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The moment in the drama of David’s battle against Goliath is well-explored, but at the risk of losing the reader’s interest, I nevertheless beg the indulgence.

Consider the significant moment when David – strapping on the king’s borrowed sword – paused. He undoubtedly was thinking about what he was preparing to do. In that pause, he acknowledged an uncertainty about his expertise, or lack thereof, in the use of the sword. The gravity of what was about to take place was manifest. He was mere seconds away from death or victory, and in a man-to-man contest Goliath had the obvious advantage.

David may have revealed some measure of hubris, we don’t know, when he speaks boldly about his victory in overcoming the sheep, killing a lion and a bear. As recorded, he recalled, “…there came a lion, and a bear, and took a lamb out of the flock:  And I went out after him, and smote him, and delivered it out of his mouth: and when he arose against me, I caught him by his beard, and smote him, and slew him” (1 Samuel 17:34-35). Whatever degree of self-confidence he may have had, (he had also inquired about the potential personal rewards offered to anyone who would kill Goliath) he nevertheless was quick to emphasize that it was the Lord that had delivered him. It is that disclosure that revealed his great faith.

While King Saul dressed David with his own kingly armor, helmet and coat, and gave David his own personal sword, the observers were preparing to watch a fight – sword against sword. Goliath, the giant Philistine, versus a shepherd lad from Israel. It would be the global event of the year. What those observers that day failed to discern was that the entire course of history was about to be altered.

So . . . David paused, he thought, and he must have relived his battle with the lion and the bear. Perhaps he touched Saul’s famous sword, and maybe he tried to move about in the armor, and felt the weight of the helmet. Then boldly he spoke to King Saul, “I cannot go with these; for I have not proved them. And David put them off him. And he took his staff in his hand, and chose him five smooth stones out of the brook, and put them in a shepherd’s bag which he had….And he drew near to the Philistine” (1 Samuel 17:39-40).

David walked toward Goliath, and the Philistine cursed him and threatened to feed him to the fouls of the air and the beasts of the field. But, he walked on and shouted back to the giant, “thou comest to me with a sword and with a spear, and with a shield…but I come to thee in the name of the Lord of hosts, the God of the armies of Israel” (v. 45).  David’s forward motion from that point was by faith alone, and that fact undoubtedly changed everything. The future of Israel and David’s life were at stake. And at that moment he chose to rely on divine intervention. He set aside the sword and gave his trust fully to an unreasonable but God-directed strategy. He moved forward in the name of the Lord.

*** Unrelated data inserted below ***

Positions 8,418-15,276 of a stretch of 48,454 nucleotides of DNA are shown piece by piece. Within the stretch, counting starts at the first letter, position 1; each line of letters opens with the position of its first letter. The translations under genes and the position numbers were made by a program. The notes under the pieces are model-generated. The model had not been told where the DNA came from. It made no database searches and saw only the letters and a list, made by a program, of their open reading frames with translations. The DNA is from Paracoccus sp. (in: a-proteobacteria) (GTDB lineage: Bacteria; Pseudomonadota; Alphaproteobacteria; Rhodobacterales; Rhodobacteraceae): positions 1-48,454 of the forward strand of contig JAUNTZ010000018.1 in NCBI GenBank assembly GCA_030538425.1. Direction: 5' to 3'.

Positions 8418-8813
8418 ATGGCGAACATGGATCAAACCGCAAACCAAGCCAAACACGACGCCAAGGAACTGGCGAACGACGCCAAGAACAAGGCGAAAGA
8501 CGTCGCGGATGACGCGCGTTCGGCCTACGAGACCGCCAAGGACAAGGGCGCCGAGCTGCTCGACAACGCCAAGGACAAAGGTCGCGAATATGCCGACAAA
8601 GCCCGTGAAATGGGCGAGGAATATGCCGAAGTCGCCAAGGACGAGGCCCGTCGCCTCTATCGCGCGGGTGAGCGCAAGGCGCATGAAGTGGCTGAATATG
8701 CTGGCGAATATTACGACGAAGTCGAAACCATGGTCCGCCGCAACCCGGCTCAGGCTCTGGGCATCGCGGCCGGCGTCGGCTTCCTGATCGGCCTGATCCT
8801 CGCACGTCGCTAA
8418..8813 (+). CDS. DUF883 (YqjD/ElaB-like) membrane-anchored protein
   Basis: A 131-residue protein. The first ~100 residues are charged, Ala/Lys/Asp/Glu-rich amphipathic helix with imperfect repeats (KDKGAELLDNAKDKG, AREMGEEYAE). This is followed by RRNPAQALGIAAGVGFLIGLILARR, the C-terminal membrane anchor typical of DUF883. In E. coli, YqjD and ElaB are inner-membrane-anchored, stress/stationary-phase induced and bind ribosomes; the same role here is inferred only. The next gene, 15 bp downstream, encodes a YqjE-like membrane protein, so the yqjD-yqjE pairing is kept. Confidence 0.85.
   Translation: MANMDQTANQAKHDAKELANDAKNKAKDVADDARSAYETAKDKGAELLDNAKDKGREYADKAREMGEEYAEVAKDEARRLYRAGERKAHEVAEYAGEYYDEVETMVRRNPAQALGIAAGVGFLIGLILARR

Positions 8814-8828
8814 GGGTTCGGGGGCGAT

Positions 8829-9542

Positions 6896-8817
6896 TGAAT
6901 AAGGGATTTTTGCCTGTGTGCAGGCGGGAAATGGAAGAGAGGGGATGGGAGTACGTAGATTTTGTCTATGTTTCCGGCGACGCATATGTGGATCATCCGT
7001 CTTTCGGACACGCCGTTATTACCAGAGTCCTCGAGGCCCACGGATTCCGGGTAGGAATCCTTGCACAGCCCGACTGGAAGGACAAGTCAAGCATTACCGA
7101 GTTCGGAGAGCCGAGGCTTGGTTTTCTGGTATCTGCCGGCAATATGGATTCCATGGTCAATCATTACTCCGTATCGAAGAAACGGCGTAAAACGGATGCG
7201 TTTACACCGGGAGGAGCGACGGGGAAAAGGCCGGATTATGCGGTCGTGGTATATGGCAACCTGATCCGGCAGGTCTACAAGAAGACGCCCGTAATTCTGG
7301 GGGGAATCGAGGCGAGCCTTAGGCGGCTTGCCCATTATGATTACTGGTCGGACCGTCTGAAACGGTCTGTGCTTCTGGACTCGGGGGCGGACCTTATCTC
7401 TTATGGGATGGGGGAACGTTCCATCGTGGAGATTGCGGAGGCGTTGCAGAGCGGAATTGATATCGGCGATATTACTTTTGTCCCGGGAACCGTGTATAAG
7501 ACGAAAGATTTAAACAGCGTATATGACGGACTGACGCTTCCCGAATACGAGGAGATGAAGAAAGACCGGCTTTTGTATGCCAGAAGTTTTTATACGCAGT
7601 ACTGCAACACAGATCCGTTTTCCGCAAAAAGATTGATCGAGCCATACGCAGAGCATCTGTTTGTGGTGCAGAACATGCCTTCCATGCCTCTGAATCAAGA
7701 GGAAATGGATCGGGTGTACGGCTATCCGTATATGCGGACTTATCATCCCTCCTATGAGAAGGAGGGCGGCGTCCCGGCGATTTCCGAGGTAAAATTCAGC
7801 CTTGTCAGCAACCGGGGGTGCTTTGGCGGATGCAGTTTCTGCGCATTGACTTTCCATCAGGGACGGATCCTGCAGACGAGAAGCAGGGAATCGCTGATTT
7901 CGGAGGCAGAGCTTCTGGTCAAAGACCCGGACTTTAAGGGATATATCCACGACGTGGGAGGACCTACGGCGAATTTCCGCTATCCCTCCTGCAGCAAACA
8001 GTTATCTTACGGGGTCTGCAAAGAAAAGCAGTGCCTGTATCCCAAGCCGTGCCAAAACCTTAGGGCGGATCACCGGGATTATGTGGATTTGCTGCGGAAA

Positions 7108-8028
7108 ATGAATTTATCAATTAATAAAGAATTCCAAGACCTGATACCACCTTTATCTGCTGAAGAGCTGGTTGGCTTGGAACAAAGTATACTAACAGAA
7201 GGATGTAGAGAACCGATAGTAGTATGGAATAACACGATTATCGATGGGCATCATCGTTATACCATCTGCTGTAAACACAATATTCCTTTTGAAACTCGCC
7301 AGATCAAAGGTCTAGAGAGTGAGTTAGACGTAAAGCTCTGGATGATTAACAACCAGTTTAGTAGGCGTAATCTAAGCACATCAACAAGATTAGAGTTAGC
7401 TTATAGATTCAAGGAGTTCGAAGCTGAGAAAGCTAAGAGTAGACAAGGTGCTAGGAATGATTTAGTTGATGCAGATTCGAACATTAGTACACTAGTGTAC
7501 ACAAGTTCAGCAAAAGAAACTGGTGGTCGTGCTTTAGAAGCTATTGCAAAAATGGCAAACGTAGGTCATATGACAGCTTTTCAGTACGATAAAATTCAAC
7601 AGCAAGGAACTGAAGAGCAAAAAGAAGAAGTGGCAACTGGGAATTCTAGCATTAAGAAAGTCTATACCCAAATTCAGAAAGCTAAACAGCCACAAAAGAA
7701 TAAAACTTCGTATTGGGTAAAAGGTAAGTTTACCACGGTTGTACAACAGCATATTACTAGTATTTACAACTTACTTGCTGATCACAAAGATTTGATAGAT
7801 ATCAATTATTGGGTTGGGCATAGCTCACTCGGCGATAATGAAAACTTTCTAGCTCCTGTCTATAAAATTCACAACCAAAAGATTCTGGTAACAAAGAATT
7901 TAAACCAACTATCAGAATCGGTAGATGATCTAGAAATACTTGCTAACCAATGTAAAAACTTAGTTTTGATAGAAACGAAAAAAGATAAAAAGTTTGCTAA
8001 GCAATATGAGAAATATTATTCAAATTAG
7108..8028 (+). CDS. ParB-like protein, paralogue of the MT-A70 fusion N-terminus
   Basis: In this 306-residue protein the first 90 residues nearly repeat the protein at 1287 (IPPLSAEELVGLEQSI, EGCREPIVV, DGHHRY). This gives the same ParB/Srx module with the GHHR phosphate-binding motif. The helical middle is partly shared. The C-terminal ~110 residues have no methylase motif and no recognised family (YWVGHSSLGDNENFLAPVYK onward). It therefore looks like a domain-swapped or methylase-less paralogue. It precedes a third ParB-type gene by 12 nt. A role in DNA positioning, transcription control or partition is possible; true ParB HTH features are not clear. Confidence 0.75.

I shudder somewhat when I read the line, “and he drew near the Philistine.” This is David’s walk of faith. Killing giants with slingshots was not likely an accepted method taught in military schools. The onlookers awaited David’s slaughter. No one expected to see the beheading of the Philistine.

I imagine David, surrounded by the power of King Saul’s presence, frozen in the moment, contemplating the use of the king’s sword. The king’s sword! It’s an absurdity! The great king’s sword surrendered to the hand of an untrained shepherd given the daunting challenge to eliminate the very symbol of humanistic power. But, alas, David’s soul is checked. His spirit demands that he rely on a rudimentary slingshot and simple stones. In that moment, God smiled upon David and the victory was preassured. If instead David had chosen the sword, he risked not only losing the battle because of his inexperience, but any victory he may have achieved would have been changed from a divine miracle into a political and possibly an egotistical snare.

Today the Pentecostal revolution is being dangerously rethought, reshaped, and philosophized. Are we contemplating the use of the king’s sword? Are we foregoing the rudimentary tools given to us by the Apostles? Confronting the world in the borrowed armor of political power, academia, talent, human ability or carnality is not the path God revealed to us in the Upper Room. It will not bring us revival or victory over this world. Strapping on the world’s methods, fantasizing for the world’s approval is a certain path to failure. We cannot escape the confrontations of our day, but we can walk down to the brook, pick up some stones and trust the Lord to anoint the service, the song, the preaching, and our destiny.

“But ye are not in the flesh, but in the Spirit, if so be that the Spirit of God dwell in you. Now if any man have not the Spirit of Christ, he is none of his” (Romans 8:9).

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